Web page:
Rare indeed is the opportunity to witness a legend and one of his progeny on successive evenings. Back-to-back guitar recitals by Andre's Segovia at the Kennedy Center Concert Hall last night, and by Larry Snitzler at the Great Falls Grange Sunday, however, invited more than a stylistic comparison between mentor and former pupil. In a broader sense, the two performances marked the vitality of the modern classical guitar tradition, as defined by Segovia and perpetuated by a younger master like Snitzler.

Snitzler, now based in the District, has inherited an unforced musicality and elegance of phrasing from his teacher, in addition to an admiration for the music of J.S. Bach, one of the greatest contributors (via transcriptions) to the classical guitar repertoire. His rendering of Bach's Suite No. 1 for Violoncello displayed a consistent warmth of tone, with subtle tone colors added as his right hand plucked the strings close to the bridge for the more stately dances.

This work, making up the bulk of the first half of the program, was but a warm-up for what was to come. Unlike Segovia, Snitzler not only performs but also composes pieces rich with angular lines and well-timed dissonances. His "Homenaje a Ignacio Fleta" (dedicated to the famous Barcelona luthier) matched a flowing melody with strident, unresolved chords, giving the impression of a guitarist figuratively in quest of an ideal instrument. Snitzler glowingly articulated Castelnuovo-Tedesco's "Tonadilla on the name of Andre's Segovia," which derives its theme from the composer's spelling the guitarist's name by assigning each letter of the Spanish alphabet to the notes on a chromatic scale. The procedure may sound difficult, but this modified serial technique achieves wondrous results--as if to say anything associated with Segovia automatically becomes mellifluous.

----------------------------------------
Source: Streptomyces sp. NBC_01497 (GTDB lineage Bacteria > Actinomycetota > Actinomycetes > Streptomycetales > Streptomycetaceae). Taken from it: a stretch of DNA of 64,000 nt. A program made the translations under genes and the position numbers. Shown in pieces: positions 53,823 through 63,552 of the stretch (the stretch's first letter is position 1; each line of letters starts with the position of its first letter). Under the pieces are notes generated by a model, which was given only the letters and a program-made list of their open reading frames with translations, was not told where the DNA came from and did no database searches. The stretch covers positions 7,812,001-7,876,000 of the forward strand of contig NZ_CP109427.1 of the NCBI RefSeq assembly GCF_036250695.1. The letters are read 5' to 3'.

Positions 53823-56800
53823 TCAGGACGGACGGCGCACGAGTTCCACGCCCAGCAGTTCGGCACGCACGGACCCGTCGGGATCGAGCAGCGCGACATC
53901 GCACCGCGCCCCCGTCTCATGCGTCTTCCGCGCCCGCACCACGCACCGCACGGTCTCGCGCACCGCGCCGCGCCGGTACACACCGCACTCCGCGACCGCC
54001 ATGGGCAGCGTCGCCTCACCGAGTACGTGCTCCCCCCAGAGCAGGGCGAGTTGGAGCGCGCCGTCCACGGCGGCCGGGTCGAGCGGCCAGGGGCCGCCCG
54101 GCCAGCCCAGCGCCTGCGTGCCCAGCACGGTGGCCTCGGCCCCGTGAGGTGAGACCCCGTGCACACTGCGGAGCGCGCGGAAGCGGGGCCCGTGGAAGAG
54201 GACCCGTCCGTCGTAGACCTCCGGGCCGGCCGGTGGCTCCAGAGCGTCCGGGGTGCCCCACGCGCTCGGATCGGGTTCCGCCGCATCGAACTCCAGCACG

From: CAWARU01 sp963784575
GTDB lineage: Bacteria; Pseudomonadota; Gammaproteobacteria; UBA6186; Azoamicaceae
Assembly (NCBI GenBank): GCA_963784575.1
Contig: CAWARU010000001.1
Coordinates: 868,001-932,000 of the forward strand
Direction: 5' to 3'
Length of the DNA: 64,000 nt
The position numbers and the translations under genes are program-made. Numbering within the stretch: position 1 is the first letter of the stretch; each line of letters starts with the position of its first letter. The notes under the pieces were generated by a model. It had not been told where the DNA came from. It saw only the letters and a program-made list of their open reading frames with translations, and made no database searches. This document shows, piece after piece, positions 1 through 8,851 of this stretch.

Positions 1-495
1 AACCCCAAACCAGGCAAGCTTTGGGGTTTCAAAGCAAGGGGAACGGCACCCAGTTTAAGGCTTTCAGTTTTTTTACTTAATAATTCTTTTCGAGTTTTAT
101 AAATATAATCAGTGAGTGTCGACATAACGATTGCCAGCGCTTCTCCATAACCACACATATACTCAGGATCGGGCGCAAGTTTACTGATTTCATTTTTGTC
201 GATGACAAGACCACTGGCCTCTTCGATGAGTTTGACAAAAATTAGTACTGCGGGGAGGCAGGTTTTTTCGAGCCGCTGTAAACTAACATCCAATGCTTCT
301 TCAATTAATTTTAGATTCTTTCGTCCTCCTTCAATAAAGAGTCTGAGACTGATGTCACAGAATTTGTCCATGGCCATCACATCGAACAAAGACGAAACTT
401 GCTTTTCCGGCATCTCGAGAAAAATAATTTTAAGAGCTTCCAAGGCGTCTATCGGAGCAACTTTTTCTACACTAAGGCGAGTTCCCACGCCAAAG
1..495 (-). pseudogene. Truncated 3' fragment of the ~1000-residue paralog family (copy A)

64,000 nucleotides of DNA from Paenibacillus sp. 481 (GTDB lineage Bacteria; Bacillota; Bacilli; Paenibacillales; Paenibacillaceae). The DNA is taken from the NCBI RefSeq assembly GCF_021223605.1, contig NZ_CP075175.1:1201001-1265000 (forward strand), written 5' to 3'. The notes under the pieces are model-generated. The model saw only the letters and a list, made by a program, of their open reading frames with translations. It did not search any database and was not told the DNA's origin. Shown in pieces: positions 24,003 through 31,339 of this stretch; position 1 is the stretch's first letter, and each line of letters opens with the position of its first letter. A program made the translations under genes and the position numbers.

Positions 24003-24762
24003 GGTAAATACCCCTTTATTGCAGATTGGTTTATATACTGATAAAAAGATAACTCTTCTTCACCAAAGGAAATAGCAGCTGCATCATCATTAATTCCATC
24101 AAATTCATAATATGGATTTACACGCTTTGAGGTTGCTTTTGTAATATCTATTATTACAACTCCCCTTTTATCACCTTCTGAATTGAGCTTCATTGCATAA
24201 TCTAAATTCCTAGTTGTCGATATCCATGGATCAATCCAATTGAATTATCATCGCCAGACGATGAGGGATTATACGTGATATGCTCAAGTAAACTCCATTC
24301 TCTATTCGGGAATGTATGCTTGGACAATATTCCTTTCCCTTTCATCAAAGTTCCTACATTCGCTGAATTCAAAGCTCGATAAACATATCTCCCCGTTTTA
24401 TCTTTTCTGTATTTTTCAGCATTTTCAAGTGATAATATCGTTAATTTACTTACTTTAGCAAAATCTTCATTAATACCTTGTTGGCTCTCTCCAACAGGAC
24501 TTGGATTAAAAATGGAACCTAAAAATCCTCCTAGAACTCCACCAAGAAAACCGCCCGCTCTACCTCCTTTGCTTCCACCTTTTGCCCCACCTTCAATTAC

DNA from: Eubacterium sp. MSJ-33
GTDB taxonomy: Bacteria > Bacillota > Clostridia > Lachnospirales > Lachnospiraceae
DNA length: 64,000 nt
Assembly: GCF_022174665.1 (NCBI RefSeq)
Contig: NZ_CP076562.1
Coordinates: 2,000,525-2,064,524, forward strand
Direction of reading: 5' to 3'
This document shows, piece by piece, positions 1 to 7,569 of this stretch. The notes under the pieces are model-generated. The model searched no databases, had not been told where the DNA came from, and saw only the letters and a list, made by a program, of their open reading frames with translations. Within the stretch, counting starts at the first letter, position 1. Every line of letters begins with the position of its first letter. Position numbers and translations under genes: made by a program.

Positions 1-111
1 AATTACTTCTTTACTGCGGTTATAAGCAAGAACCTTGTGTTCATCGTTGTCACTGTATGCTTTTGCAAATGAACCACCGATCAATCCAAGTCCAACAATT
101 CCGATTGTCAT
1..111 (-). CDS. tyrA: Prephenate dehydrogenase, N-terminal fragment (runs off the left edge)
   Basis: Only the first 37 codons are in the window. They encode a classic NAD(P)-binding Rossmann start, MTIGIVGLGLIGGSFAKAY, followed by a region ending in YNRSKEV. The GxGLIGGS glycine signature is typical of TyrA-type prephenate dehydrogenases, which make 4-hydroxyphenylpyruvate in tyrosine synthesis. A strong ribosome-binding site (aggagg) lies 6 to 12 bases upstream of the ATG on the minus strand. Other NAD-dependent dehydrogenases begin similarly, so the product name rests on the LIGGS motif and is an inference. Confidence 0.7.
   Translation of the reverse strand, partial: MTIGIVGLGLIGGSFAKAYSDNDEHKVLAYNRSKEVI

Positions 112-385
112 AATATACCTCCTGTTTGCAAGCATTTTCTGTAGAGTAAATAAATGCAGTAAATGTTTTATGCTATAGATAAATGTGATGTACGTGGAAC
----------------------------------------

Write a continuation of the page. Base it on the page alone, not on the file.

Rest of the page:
And in his hands, the guitar still rarely makes anything less than glorious music. The technical panache of yore may be in short supply, but Segovia's warmth and projection of emotion now reflect a consummate, at times retrospective, artistic glance. Throughout his program, he freely adapted the music to his purposes, opting for expressiveness rather than mere pedantry. His series of Bach dances, especially the Fugue, possessed a flexibility in tempo and phrasing often disparaged as overly Romantic; in fact, his liberty-taking made the pieces all the more idiomatic for six strings.

Segovia has always likened the guitar to a woman, apparently for good reason. With his Ramirez IV he rendered Ponce's "Sonata Mexicana" as a panoply of emotions, by turns lively and enticing, susurrant and sensuous. His concluding "Leyenda," a concert staple composed by Albe'niz, held the audience spellbound, and they exhaled one collective gasp on the final chord.

Stravinsky best summed up the Maestro's magical sound: "Segovia's guitar does not sound loud but it sounds far." To use more common parlance, it is a sound that is as elegant in the front row as it is in the rafters.